Bertram Turetzky: Contrabass Pioneer
Peers and Contemporaries
AAJ: I'd like to get your thoughts on some other bassists. Whatever comes to mind. Charlie Haden?
BT: I know Charlie. Well, I knew him; I haven't seen him in years. Charlie Haden is one of the most original bass players. He is the epitome of less-is- more. The notes he picks are beautiful. Michael Moore once told me that his father, who was a jazz guitarist said, "Michael, it's not enough to play the right notes. You've got to play the best notes."
Charlie must have listened to Michael Moore's father, because he plays beautiful notes. He's got great time. His ear is just incredible. He hears things coming around the corner.
AAJ: David Izenson?
BT: We were friends. He studied with David Walter, my teacher. In fact, he used to come to Hartford occasionally and play in the symphony. He'd come to our house and eat, and change clothes and then we'd play the concert together. Yeah, we were good friends.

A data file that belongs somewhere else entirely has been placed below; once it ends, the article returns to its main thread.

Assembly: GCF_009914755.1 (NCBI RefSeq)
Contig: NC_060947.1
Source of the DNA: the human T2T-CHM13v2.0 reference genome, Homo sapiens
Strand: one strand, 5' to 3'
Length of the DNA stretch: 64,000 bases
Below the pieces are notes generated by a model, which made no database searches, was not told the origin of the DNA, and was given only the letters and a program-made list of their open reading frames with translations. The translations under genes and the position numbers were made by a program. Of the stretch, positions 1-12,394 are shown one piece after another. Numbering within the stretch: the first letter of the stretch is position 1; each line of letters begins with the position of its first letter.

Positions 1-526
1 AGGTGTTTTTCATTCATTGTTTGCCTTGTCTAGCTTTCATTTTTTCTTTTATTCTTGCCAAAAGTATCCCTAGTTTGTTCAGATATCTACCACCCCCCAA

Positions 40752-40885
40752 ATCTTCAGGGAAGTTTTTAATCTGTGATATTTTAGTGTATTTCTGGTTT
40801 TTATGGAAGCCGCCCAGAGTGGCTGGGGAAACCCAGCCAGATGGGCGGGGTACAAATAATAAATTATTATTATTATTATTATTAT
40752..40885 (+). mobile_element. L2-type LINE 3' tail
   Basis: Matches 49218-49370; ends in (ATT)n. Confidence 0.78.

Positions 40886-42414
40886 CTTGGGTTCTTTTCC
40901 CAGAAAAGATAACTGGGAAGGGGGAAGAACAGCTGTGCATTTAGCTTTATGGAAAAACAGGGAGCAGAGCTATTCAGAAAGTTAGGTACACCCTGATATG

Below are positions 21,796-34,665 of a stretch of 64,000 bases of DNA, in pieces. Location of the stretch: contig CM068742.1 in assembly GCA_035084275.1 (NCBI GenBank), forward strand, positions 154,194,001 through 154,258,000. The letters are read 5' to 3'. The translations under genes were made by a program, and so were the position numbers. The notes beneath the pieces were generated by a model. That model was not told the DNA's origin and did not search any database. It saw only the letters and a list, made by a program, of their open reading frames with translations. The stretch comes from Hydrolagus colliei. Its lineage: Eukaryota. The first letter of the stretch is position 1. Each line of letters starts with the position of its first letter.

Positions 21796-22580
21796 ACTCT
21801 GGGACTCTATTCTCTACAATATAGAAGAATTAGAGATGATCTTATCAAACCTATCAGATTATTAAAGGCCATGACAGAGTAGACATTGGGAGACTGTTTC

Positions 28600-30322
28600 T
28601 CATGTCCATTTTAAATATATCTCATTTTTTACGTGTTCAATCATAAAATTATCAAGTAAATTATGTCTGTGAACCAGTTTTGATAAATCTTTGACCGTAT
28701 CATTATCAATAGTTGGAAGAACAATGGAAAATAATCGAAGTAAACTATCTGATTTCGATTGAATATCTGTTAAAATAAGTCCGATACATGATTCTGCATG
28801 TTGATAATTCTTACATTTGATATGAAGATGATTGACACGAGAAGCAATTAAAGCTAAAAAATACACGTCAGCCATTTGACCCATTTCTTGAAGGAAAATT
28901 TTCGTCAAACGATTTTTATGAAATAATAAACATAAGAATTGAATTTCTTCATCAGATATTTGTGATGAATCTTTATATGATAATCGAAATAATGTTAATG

One time I was in New York, and he had gotten famous from playing with Ornette Coleman, and he came to my concert, and he gave me big hugs, and he had a full-length leather trench-coat on. In those days that was very...who would have such a thing? People asked, "Who is that guy"? I said, "That's David Izenson, my friend." Anyway, he gave me a kiss on the head, and told me I sounded wonderful. He was a great guy.
AAJ: What did you think of his playing?
BT: I liked his playing. I liked his playing very much. I think he took Ornette further out. Charlie grounded him a little bit with pedal tones and stuff. Dave really pushed him further out.
AAJ: Gary Karr?
BT: Gary and I are friends also and I admire and respect him very much. He has opened up a lot of doors for the instrument, and he's kind and generous. I don't know if I like him better as an artist or a person, and that's a high compliment.
AAJ: Edgar Meyer?
BT: I know Edgar a bit. I don't care much for the music he does, but he's a hell of a bassist.